"It’s all very similar to the process that any musician or artist goes through to make their own sound. The successful music recording is the result of a great partnership of the conductor and musicians and the production team that is the producer and engineer. Ideally, the entire team is performing at a very highly skilled and experienced level."
One of Professor Keith O. Johnson’s favorite recording spaces is the Meyerson Symphony Center, in Dallas, Texas. I asked Johnson, renowned recording engineer for Reference Recordings and Director of Engineering for Spectral Audio Inc., for his candid opinion on why he considers this to be a world-class hall, and as usual, he presented me with a thorough analysis.
"At concerts roughly 70% of the sound we hear from a symphony orchestra is from the hall, its acoustic reflections and reverberations. The other 30% is from a direct path from listener to instruments. We must decode these sounds -- a very complex activity that includes feedback paths that change properties in hair cells of our ears as well as feedforward biasing from our vision and knowledge that summon experiential processes in our brain.
"Sonic learning includes familiarity with halls and instruments that have evolved and coexisted for hundreds of years. From this historical evolution and proper concert settings, a good artist can communicate as well as manipulate his audience to maximize the concert experience. Clearly, the hall must fit the scene.
"Violins project upward to often curved proscenium surfaces to achieve diffuse seamless string sound. Brass instruments project forward, so rear-wall bounce should help these instruments to be authoritative. Woodwinds need stage glow to fill out. A simple reverberation specification like three seconds doesn’t work, because good hall sound has directionality factors.
"Different parts of a great hall respond with carefully crafted sounds that should relate to specific instruments. The timing for this acoustic support to happen is crucial and complex, as our perceptual hearing has triggering and resetting properties that must occur from sonic events. Get these things wrong and our perceptual inhibition says Bad hall -- loud but can’t hear anything.
"Matters are worse when harsh coloration is added from flimsy construction that won’t hold sound. Put-up shells and wallboard spaces are often an insult to music. However, get it right, and contrasts between diffusion, clarity, and body will improve our perception, since mental processing becomes more relaxed as we sort and focus on sounds we have learned and expect.
"These and other sounds are more easily set aside, and then we can relax, and experience artists, instruments, and their music connections to our inner being. A good hall is simple. It is dedicated for music so that surfaces, their placements and textures, favor the directionality of instruments. The building, walls, and stage are very solid.
"Reflection behavior at the stage and at the audience is designed not to violate critical timing limits that cause human forward-backward inhibitions that destroy intelligibility. Then musicians hear each other and the audience hears the musicians. To prevent an overly dry environment, a secondary reverberation tier or multiple chambers are required to hold the sound.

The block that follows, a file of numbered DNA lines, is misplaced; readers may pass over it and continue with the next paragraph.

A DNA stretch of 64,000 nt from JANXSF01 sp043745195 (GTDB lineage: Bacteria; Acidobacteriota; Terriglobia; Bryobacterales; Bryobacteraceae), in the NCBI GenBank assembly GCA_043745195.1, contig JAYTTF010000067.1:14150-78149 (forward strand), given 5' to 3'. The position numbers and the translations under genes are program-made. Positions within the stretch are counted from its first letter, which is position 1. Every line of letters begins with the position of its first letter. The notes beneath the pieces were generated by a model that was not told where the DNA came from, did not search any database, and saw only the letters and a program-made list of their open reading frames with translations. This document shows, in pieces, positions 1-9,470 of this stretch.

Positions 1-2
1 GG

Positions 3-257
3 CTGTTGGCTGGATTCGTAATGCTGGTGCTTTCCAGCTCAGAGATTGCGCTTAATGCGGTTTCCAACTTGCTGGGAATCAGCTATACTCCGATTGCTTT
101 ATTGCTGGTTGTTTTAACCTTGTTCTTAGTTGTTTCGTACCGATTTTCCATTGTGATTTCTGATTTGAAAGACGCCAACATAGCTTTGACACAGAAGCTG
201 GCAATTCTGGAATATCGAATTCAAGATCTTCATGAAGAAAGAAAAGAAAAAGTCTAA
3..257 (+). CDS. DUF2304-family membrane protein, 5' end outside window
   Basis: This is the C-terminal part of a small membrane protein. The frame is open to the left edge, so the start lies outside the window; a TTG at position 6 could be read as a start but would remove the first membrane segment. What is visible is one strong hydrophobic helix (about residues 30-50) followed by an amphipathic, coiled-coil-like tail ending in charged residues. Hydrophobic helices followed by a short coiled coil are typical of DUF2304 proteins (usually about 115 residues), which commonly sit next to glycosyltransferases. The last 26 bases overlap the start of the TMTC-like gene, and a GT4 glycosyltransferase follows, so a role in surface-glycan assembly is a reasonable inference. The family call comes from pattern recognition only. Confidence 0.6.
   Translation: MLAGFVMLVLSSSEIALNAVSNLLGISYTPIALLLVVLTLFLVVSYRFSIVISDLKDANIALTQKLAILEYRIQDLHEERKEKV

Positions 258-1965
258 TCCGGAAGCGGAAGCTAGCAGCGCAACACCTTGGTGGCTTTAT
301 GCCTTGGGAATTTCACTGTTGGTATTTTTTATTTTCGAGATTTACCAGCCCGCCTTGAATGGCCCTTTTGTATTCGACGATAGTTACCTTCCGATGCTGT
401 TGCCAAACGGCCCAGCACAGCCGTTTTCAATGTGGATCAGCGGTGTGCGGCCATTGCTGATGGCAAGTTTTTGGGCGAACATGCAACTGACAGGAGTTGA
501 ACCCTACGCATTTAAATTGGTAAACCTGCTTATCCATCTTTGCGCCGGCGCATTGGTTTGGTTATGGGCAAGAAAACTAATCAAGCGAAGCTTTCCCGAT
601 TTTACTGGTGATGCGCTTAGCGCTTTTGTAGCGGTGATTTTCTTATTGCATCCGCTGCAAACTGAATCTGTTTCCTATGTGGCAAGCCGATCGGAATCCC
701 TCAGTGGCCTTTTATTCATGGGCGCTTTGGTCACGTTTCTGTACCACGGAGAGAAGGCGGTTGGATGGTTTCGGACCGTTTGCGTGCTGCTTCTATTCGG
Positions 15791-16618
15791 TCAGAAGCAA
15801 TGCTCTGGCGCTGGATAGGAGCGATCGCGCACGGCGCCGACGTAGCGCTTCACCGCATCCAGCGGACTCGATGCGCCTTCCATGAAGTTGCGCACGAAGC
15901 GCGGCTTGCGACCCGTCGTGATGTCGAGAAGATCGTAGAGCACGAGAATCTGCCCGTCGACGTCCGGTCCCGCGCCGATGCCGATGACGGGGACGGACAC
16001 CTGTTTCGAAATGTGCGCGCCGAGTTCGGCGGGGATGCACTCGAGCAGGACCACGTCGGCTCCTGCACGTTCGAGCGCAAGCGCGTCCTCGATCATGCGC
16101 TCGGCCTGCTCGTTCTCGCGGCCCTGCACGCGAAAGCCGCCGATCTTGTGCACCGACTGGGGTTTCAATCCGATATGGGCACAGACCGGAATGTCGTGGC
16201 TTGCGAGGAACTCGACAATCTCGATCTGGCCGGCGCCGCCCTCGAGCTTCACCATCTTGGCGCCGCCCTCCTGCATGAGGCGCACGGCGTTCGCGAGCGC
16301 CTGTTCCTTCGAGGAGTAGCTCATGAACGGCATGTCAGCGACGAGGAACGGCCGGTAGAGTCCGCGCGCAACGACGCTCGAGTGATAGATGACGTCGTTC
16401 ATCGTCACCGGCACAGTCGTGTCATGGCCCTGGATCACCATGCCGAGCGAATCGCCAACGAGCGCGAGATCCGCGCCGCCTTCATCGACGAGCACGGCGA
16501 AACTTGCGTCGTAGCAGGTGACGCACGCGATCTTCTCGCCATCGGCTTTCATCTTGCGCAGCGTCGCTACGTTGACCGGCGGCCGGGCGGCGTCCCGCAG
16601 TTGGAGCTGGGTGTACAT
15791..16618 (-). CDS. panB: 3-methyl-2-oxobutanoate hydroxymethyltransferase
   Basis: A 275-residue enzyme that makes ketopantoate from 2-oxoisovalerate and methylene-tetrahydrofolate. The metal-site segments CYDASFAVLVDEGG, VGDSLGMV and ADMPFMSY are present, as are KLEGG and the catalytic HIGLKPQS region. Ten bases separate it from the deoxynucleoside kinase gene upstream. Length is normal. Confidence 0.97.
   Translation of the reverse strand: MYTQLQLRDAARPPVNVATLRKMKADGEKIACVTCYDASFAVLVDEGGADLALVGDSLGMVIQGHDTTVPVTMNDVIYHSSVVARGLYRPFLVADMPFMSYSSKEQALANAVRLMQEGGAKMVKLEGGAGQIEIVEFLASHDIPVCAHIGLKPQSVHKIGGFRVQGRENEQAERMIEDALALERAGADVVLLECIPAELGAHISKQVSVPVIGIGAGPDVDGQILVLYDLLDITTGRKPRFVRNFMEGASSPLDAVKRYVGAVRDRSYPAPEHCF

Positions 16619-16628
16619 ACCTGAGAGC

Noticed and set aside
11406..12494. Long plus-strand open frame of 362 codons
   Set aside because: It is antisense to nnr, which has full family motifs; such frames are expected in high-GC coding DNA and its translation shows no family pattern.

"Then one gets solidity and ambient-reverberant support without loss of clarity. Famous European halls have these features, and they can be shoebox-, horseshoe-, or arena-shaped. Most have a common feature of an upper tier or colonnade, usually constructed of polished stone or heavy plaster, sometimes with shiny or gilt skin. An overhead oval or dome might be used. These upper peripheral structures hold sound and in many ways are equivalent to reverberation chambers that could be placed in a modern hall. These structures or devices create a second, or delayed, tail that is the familiar sound of a great space.
"Now consider Meyerson. Its form, a tall shoebox with semi-arena stage and overhead holding chambers, is much like the great halls. Solid construction and heavy leather sealed doors hold orchestral sound inside. A dome equivalent, the mother ship, is movable, as are curtains and doors to many sound chambers. In a way, the only thing new is a computer to robotically move these things and remember the best settings."
The author’s viewpoint
The selection of recording equipment is very important in defining a sonic signature. Assuming that our engineers all adhere to the principle of less is more, how can they be distinguished in this department? Perhaps one prefers tubed equipment to solid-state. Another may favor the DSD conversion process in preference to HDCD or DXD. Cables, interconnects, and line conditioners may be made by many different suppliers. The choices and placements of recording microphones are obviously major contributions to the ultimate sound. Mixing consoles can be specially designed, built, or tweaked to specifications of a particular individual. Each of these elements contributes significantly to the overall sonic signature.